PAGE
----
Unity, Faith and Order commission develops vision, urges ‘gracious restraint’ following L.A. election

 

 

Unity, Faith and Order commission develops vision, urges ‘gracious
restraint’ following L.A. election

 

By Matthew Davies

 

 

[Episcopal News Service] The new Inter-Anglican Standing Commission on Unity, Faith and Order (IASCUFO), while outlining its vision as being a “communicative and connection-making body,” has urged “gracious restraint” from the Episcopal Church in confirming the election of an openly gay and partnered woman as bishop suffragan in the Diocese of Los Angeles.

A communiqué, released at the conclusion of IASCUFO’s inaugural meeting Dec. 1-8 in Canterbury, England, acknowledged that the Dec. 5 election of the Rev. Canon Mary Douglas Glasspool “remains to be confirmed or rejected by the Episcopal Church.”

The commission indicated its support of the prompt response from Archbishop of Canterbury Rowan Williams, who issued a statement on Dec. 6 saying that “the bishops of the communion have collectively acknowledged that a period of gracious restraint in respect of actions which are contrary to the mind of the communion is necessary if our bonds of mutual affection are to hold.”

Williams’ statement also noted that “the process of selection however is only part complete. The election has to be confirmed, or could be rejected, by diocesan bishops and diocesan standing committees. That decision will have very important implications.”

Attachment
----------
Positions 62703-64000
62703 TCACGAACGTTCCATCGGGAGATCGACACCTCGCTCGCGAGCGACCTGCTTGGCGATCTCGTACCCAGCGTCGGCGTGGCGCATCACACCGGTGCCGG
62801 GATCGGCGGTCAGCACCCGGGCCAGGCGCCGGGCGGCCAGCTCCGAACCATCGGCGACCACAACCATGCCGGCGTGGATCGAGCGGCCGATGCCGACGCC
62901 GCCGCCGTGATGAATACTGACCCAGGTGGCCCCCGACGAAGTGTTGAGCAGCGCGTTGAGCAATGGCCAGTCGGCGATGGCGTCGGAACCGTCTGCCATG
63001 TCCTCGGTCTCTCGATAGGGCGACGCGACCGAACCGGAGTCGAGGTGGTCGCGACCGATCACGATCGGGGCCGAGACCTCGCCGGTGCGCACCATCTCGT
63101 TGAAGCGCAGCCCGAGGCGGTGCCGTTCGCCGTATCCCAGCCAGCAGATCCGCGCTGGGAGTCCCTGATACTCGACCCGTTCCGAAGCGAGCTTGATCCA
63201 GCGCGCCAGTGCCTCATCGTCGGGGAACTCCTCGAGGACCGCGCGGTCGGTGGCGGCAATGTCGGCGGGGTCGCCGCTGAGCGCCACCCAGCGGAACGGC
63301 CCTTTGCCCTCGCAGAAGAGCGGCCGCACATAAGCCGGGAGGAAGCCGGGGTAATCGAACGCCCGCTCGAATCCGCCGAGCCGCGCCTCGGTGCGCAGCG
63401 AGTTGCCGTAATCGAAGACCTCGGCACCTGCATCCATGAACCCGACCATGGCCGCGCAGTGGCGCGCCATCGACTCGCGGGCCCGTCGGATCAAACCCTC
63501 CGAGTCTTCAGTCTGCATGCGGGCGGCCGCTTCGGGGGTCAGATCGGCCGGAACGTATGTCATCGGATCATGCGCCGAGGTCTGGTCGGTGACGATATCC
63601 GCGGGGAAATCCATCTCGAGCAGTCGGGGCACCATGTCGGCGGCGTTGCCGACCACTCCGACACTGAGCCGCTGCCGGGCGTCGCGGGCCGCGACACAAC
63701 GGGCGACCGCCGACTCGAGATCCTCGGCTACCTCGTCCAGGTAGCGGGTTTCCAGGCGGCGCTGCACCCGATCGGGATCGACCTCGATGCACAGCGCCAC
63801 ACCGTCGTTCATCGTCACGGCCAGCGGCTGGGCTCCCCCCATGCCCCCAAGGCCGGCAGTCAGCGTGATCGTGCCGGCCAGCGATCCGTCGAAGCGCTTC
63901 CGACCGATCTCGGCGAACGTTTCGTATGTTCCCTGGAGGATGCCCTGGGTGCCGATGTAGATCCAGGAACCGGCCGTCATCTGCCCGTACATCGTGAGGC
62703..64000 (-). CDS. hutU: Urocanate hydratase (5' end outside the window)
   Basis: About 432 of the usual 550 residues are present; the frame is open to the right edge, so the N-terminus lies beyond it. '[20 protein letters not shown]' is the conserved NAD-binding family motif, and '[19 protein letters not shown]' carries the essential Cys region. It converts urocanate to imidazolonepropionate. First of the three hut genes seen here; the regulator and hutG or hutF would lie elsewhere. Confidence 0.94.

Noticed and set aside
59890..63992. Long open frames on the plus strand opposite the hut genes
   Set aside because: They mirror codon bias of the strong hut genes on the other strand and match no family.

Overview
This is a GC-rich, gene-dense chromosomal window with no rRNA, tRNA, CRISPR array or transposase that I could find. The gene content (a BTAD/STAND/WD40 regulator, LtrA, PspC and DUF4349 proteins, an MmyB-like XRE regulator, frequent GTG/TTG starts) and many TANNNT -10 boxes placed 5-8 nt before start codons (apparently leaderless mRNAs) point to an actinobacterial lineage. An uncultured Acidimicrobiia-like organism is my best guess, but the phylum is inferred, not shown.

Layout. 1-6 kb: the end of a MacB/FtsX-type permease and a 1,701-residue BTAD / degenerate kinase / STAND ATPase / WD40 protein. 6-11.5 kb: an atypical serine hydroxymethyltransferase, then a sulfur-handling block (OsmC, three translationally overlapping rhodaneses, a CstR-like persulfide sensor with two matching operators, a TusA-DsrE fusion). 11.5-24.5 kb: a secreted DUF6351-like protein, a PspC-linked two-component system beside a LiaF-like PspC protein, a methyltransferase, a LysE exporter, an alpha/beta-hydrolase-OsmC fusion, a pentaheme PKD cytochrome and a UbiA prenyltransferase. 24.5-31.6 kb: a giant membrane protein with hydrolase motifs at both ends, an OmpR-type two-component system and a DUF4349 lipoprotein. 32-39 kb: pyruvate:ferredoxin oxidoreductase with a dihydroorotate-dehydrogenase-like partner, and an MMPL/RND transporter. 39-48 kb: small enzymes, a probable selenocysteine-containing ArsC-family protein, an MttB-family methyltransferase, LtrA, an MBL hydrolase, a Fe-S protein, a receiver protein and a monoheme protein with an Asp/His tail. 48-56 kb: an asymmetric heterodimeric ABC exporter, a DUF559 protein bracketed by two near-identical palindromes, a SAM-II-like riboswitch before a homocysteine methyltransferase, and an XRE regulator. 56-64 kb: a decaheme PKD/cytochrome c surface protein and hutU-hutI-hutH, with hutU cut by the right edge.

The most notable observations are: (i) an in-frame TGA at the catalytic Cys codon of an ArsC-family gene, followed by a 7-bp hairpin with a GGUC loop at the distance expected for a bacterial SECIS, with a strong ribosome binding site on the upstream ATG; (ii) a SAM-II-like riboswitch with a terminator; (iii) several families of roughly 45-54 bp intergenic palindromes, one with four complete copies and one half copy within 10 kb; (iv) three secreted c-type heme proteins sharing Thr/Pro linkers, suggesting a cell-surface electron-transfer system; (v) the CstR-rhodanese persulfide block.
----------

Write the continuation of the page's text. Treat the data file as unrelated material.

Under the canons of the Episcopal Church (III.11.4), a majority of bishops exercising jurisdiction and diocesan standing committees must consent to the Glasspool’s ordination as bishop within 120 days of receiving notice of the election.

Williams’ comments have since been challenged by various commentators and organizations, including the Chicago Consultation, a group of Episcopal and Anglican bishops, clergy and laity supporting full inclusion for gay, lesbian, bisexual and transgender (GLBT) people.

In a Dec. 7 statement, the consultation called upon Williams to reconsider his “immediate” comments, while questioning his public silence on a proposed Ugandan law that would introduce the death penalty for people who violate that country’s anti-homosexuality laws.

At IASCUFO’s meeting in Canterbury, Williams spent an afternoon with the commission, “during which he shared his own vision for the work of the commission and his hope that it might act creatively in addressing vital issues for the church and the world,” the group’s communiqué said.

The 20-member commission is chaired by Archbishop Bernard Ntahoturi of the Anglican Church of Burundi and includes the Rev. Dr. Katherine Grieb, an Episcopal priest and professor of New Testament at Virginia Theological Seminary.

Grieb served as a member of the design group that drafted the proposed Anglican covenant, a document intended to unify the communion’s provinces amid differing theological viewpoints. Grieb is one of five women to serve IASCUFO, which includes one lay person.